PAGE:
Own your piece of the Air Force today

  • Published
  • By Maj. Edward Liberman
  • 17th Civil Engineer Squadron commander
Having years of mentorship experience as an Air Force Civil Engineer, I've heard many philosophies on how to become a better Airman and leader. Each philosophy held its own unique keys to success, however, one in particular hit home with me - ownership.

Fourteen years ago, as a new "butter-bar" lieutenant, I was humbled by the complexity and monstrosity of the Air Force organization. How it functioned was a mystery to me and I felt a very small part of it. I put forward my best effort and worked my bosses' priorities every day, but I couldn't help but wonder if I was making a difference. Then, something changed. I understood the difference between doing a job and taking ownership of it. I understood the need to claim my piece of the Air Force and "own" it.

I can best explain this as the feeling when you buy your first car or home. There's something different. You're no longer borrowing a friend's car or renting someone else's house. The difference is that it's yours and it's likely that no one else cares for it more than you do.

Ownership in the Air Force reveals itself in many ways. The key is defining your part of it; the area that you can influence and commit to taking responsibility for. I use the example with our craftsmen of driving by a pothole. How often do we each drive by a pothole in the road and decide that someone else will fix it? I look to our "dirt boys" to own the pothole. Take responsibility for it and treat the road as though it was their personal property. Fix it even when no one else is asking for it to be fixed, simply because it's theirs.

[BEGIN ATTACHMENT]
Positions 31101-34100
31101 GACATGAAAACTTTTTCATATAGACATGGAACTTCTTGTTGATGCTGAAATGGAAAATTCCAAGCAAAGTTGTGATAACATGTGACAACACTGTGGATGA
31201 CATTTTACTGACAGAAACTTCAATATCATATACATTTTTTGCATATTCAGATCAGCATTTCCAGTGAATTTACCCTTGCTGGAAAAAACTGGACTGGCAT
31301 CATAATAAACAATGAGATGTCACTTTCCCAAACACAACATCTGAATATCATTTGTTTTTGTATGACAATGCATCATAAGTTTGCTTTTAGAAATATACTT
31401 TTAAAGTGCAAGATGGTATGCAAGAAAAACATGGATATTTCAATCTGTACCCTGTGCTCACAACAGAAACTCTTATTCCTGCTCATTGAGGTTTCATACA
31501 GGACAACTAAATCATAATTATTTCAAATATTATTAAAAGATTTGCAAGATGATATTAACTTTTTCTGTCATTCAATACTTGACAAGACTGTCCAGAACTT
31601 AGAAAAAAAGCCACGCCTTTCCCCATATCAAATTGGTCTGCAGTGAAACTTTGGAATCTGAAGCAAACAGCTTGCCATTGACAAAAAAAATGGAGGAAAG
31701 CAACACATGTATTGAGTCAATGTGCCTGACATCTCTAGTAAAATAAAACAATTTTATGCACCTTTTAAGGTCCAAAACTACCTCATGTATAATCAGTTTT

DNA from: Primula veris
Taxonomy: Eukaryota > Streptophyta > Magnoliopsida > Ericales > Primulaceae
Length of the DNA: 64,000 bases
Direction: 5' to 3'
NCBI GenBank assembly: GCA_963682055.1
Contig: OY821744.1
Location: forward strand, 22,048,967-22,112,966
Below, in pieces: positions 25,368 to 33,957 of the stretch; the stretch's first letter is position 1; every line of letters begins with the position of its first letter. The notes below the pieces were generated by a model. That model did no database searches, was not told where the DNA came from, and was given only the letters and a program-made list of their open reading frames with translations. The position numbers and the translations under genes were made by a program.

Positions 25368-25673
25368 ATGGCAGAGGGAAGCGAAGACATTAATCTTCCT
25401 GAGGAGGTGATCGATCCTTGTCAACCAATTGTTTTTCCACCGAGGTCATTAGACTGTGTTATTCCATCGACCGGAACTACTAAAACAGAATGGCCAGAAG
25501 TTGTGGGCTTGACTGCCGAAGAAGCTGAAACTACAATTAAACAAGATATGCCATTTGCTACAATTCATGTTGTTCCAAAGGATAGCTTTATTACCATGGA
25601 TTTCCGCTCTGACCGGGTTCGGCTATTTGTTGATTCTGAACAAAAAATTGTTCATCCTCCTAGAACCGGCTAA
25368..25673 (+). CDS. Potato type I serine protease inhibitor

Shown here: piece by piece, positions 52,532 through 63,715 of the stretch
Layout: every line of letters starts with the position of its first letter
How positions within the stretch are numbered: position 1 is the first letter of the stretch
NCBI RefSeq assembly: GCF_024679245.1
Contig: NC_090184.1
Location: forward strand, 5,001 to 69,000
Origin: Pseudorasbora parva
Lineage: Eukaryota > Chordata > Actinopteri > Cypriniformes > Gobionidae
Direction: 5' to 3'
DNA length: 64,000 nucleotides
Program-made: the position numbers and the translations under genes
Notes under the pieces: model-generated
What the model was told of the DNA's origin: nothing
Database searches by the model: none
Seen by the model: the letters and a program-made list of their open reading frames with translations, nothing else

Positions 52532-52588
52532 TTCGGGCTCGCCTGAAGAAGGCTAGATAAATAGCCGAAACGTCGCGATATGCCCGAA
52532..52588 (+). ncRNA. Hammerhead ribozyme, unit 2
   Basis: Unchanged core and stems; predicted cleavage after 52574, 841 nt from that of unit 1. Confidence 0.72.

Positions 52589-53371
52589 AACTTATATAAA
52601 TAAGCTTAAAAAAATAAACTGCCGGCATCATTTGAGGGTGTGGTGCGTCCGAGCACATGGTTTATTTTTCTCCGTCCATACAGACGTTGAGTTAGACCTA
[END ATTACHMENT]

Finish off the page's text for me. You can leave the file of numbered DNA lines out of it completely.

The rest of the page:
As Airmen, we don't need to be responsible for roads, equipment or other tangible property to claim ownership. You don't need to be a general officer, a commander or a chief to make a difference in your organization. It doesn't matter what your role is because we each have opportunities to better the Air Force - pieces of the Air Force to own.

So I ask you, what's your pothole? Is it a service you provide the base, a resource you maintain or a process you manage? Ownership makes all the difference. It propels the ordinary to become extraordinary. It draws out the organizational pride, commitment and initiative that make our Air Force so great. I challenge you to own your piece of the Air Force today.